My wife and I sat before our televisions, utterly transfixed. Neither of us are particularly into golf, but we were into it that day. We had relegated Tiger Woods to the “golfing dead”-at least as far as ever winning anything in golf again-especially not a major tournament and especially-not the Masters.
Via text and over the phone, we pummeled our son (who is a golfer) with questions, “Who are those golfers that Tiger is trying to overtake to win the tournament? Are they any good? What happens if they hit the ball in the water?”
As a long-time sports fan, I am usually the one who is explaining-to my wife, and others- but, when it comes to golf, I only watch it a few times a year, so now, it is my turn to ask the questions.
The hook for my wife and me-and millions of other people who would not normally look at a golf tournament-was Tiger Woods. About 15-18 years ago, Tiger Woods completely dominated golf-in a way that no one had ever done before or was likely to ever do again. Back in those days, it was almost as if any golf tournament where Tiger Woods showed up, all the other golfers knew that they would probably be playing for second place. Entire golf courses were designed-“Tiger-proofed” was what they called it- to make things harder for Tiger Woods to win-not because he was black and the virtually all-white golf establishment wanted him not to win, but because he was so much better than everyone else.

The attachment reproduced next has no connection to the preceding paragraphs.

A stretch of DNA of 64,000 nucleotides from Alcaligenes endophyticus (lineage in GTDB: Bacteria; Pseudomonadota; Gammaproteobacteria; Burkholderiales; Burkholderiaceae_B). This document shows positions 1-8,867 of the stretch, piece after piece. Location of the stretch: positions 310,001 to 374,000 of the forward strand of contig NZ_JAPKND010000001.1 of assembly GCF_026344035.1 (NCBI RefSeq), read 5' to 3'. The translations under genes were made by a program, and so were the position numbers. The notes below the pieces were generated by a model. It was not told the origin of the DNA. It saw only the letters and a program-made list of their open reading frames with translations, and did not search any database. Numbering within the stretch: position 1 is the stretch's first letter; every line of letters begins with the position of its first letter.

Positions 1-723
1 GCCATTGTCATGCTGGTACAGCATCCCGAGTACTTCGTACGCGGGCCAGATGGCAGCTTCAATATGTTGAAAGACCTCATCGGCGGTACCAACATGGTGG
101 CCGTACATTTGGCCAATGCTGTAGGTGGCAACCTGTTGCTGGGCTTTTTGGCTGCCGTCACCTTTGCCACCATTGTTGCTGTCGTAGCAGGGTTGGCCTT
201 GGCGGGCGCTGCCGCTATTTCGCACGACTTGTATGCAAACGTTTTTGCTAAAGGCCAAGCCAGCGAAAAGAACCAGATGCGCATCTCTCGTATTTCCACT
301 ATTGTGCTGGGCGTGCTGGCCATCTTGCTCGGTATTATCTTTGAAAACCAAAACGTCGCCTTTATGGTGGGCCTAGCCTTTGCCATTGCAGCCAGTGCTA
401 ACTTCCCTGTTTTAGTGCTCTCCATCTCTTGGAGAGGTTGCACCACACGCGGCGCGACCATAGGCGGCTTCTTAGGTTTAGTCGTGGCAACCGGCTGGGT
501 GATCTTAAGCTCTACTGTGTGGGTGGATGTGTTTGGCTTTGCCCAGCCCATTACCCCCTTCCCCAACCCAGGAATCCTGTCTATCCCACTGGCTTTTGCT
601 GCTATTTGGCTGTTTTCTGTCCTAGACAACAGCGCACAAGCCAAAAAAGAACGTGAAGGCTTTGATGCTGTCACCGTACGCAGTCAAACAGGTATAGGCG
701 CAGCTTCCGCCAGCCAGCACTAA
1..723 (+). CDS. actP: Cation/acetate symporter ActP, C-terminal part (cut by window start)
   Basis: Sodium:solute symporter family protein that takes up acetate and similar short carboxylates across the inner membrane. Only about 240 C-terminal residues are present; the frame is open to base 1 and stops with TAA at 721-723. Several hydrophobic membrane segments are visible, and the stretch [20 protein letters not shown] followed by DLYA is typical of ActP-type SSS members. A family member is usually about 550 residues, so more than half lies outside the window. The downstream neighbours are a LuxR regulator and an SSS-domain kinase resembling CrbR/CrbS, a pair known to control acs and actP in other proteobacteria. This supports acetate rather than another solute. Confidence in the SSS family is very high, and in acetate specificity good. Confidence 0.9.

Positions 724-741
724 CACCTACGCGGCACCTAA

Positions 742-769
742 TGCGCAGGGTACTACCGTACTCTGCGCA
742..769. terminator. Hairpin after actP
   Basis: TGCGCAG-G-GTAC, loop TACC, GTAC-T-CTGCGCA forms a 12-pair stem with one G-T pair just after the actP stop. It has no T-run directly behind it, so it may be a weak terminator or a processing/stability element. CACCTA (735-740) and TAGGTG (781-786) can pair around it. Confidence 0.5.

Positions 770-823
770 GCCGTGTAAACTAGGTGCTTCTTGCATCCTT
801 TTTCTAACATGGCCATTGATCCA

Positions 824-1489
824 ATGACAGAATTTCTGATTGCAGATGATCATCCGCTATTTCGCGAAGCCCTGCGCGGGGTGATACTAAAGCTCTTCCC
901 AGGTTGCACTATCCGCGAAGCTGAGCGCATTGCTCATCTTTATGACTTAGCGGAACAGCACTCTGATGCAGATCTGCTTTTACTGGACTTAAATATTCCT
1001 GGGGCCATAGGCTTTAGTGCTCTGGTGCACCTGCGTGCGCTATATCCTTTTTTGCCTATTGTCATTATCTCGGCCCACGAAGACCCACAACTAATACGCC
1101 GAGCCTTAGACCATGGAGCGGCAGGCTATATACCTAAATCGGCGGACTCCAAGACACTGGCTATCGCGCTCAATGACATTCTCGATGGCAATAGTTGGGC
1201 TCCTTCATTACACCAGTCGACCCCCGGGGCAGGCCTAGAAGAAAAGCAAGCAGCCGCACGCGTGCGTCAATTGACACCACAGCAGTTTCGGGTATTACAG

You know how people used to say that black people had to be twice as good in order to be considered good enough? Tiger Woods was twice as good. And his brilliance attracted people to golf like no one before him.
That was particularly true of black people, who could not always afford the equipment to play golf and were frequently denied the opportunity to play golf-even if they could afford the equipment. So golf was not a sport that had wide-spread appeal to black people-until Tiger Woods came along.
The great irony is that while Tiger Woods connected black people to golf, I am not as sure that Tiger Woods feels connected to black people. He is of mixed descent; his mother is Asian and his father was black. Black people have-generally speaking-“claimed” Tiger Woods. I am not as certain that he “claims” to be black.
But none of that has ever really seemed to matter-especially not at the Masters. Black people, white people, brown people-it did not seem to matter that day; unless you were the relative of a golfer that was in the Masters Tournament or you were playing yourself, everyone in the known world, seemed to be rooting for Tiger Woods to win his first Master in nearly 15 years.
And win it, he did-in a brilliant comeback where he came from behind at almost the very end of the tournament, with a roaring crowd of supporters and his family cheering him on. It was described as the greatest comeback in sports history.
But the truth of the matter is one can only have a great comeback, if one first has a great comedown. And Tiger certainly had a spectacular fall-from being exposed as a serial adulterer-which cost him his marriage-to his body falling apart on him, requiring multiple surgeries and going on pain medication, which led to his arrest on charges of driving under the influence.